A man who has sat on death row for nearly a decade for the murder of a 94-year-old woman was sentenced to death Thursday for a second time, after the Florida Supreme Court sent the case back to the trial court for a resentencing.
John Sexton 59, received a death sentence in 2013 from Pasco County Judge Mary Handsel for killing 94-year-old Ann Parlato in a crime then-Pasco County Sheriff Bob White said was “pure evil and one of the worst his team had ever seen.”
Handsel delivered the death sentence again Thursday.
The jury’s vote in 2013 was not unanimous — they voted 10-2 to recommend a death sentence. A 2017 ruling from the Florida Supreme Court was cited as the reason to send the case back for a new penalty phase. The opinion did affirm Sexton’s conviction.
Sexton, 59, waived his right to a jury in the new penalty phase, moving the case to a bench trial.
Terence Lenamon, Sexton’s attorney, said he believed Sexton was going to allow a jury to vote on his new sentence. But Sexton changed his mind in the final weeks. Lenamon said that decision made it more likely he would be sentenced to death a second time, since only the judge would decide on a verdict without a unanimous jury vote.
“I was pretty confident she was going to give him death,” Lenamon said in an interview with the Tampa Bay Times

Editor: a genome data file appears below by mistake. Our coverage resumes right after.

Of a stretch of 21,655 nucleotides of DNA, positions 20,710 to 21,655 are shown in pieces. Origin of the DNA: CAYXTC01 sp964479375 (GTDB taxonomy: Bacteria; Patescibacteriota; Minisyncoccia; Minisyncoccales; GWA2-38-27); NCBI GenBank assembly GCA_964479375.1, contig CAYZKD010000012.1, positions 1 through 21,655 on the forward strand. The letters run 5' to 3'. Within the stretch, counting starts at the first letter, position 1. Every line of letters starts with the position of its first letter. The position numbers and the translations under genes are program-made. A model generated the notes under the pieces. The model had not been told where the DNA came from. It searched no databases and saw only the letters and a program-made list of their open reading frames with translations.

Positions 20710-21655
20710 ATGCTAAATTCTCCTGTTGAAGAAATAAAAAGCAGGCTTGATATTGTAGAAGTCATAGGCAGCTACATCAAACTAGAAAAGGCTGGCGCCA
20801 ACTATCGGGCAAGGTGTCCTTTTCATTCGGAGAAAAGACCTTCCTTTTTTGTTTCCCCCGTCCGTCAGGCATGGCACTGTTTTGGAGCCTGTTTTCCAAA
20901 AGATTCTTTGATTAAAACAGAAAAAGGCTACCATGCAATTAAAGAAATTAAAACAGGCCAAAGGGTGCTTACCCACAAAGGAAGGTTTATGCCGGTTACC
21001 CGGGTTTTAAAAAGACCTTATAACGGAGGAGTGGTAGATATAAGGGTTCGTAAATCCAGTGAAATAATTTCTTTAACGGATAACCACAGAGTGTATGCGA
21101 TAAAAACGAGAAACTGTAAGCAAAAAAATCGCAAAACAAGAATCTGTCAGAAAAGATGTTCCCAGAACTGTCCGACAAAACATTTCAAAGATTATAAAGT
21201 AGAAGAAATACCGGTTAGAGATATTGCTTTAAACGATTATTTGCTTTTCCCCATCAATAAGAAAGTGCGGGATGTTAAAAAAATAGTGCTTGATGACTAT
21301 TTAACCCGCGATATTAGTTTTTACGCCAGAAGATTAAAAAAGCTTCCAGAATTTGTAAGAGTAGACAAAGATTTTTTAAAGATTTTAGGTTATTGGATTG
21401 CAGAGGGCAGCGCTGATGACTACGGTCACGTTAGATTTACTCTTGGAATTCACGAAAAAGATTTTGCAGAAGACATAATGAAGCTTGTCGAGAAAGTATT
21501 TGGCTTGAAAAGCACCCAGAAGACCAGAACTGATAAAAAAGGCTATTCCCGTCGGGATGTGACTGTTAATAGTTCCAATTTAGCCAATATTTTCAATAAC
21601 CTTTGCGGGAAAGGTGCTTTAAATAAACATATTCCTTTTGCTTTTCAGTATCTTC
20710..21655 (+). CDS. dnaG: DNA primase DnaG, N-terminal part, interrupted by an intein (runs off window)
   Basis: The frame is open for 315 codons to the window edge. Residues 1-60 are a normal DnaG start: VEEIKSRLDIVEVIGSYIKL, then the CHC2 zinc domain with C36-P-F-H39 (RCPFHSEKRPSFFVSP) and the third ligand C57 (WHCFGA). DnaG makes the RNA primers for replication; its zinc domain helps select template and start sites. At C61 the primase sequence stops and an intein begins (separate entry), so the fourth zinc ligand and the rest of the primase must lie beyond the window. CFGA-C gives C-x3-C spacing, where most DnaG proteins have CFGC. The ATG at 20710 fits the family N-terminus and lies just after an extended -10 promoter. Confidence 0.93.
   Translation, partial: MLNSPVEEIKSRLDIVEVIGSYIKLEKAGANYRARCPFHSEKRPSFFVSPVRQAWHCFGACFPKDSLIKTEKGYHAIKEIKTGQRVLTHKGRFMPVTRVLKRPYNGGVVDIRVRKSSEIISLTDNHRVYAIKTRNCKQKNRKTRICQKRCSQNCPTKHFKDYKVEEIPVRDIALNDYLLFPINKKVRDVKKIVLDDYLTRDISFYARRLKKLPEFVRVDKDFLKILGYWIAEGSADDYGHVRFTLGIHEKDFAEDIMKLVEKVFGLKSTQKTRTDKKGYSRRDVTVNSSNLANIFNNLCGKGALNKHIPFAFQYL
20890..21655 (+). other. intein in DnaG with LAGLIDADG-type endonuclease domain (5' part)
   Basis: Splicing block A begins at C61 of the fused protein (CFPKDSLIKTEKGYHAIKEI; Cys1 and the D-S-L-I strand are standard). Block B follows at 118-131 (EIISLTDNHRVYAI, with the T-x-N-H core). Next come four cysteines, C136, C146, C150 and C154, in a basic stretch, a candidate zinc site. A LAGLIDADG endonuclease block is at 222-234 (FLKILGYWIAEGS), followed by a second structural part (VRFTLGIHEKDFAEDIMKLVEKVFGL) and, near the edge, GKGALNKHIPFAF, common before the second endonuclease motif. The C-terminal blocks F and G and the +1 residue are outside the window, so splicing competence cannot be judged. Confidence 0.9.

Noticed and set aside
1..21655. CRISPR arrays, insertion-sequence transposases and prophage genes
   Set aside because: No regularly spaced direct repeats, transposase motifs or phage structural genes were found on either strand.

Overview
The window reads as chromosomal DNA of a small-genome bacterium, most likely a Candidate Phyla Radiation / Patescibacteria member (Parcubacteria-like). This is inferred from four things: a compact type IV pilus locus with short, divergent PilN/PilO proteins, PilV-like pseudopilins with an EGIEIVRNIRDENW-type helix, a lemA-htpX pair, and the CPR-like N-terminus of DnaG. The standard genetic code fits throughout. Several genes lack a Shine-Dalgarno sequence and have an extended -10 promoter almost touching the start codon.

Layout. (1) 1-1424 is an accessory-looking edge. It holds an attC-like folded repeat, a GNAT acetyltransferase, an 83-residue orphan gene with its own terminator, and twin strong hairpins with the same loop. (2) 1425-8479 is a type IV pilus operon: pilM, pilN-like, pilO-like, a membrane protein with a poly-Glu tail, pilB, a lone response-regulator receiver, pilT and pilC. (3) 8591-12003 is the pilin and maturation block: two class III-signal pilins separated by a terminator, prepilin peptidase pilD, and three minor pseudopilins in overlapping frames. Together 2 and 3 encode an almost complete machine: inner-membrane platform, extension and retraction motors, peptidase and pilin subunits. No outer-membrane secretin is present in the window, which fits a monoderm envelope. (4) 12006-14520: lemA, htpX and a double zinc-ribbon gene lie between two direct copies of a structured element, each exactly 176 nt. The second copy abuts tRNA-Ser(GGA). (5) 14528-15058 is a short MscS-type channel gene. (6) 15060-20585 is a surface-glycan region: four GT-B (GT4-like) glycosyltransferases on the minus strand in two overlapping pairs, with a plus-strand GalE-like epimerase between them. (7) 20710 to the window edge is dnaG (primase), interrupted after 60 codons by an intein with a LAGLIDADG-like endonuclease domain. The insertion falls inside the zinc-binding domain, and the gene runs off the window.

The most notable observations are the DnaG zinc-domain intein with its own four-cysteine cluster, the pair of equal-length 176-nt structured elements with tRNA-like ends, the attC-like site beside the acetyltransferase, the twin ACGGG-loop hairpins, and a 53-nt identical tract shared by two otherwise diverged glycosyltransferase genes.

Prosecutors revisited evidence and witnesses used in the original case, Lenamon said, including the medical examiner, the lead detective and the woman who found Parlato’s body after the murder.
Lenamon called Sexton’s family members as witnesses to speak about his character to try to get the sentence lessened to life. Lenamon said Sexton says he is innocent.
Handsel ruled the cruel nature of the crime was too great to lessen the punishment.
“It was a pretty horrific crime,” Lenamon said.
Sexton began cutting Parlato’s lawn in the summer of 2010. At about midnight on Sept. 22 of that year, Parlato’s neighbors heard a boom coming from her house, according to court records. Three men next door went outside to see what caused the noise and saw Sexton’s truck in the driveway. They also saw a man through the window they identified as Sexton who seemed to be washing dishes in Parlato’s kitchen sink.
They didn’t think much of it, court documents state. Parlato was a “night owl,” the neighbors said, according to court documents. But they wrote down the truck’s license plate number.
The next day, a friend entered Parlato’s house and found her body on the floor of the living room.
Her face had been bludgeoned so forcefully it was unrecognizable, court records state. Her naked body was covered in a white sheet. Chopped-off body parts lay next to her. Her thighs and genitals were burned. A knife was found next to her body.
Several hours after Parlato’s body was found, detectives went to Sexton’s house. He wore a gray T-shirt and khaki shorts that appeared to have blood on them, according to court documents. Sexton had a cut on his right knuckle. He said it was from a razor blade.
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Sexton was indicted on first-degree murder charges and found guilty in April 2013. He was sentenced to death in December 2013.
“This murder was indeed a helpless, pitiless crime,” Handsel said from the bench in 2013.
In 2013, Sexton told the Times from prison that he wanted a death sentence because he knew appeals would move more quickly than if he received a life sentence. He said he knew someone could sit on death row for decades before being executed.
Lenamon said Sexton plans to appeal the sentence again.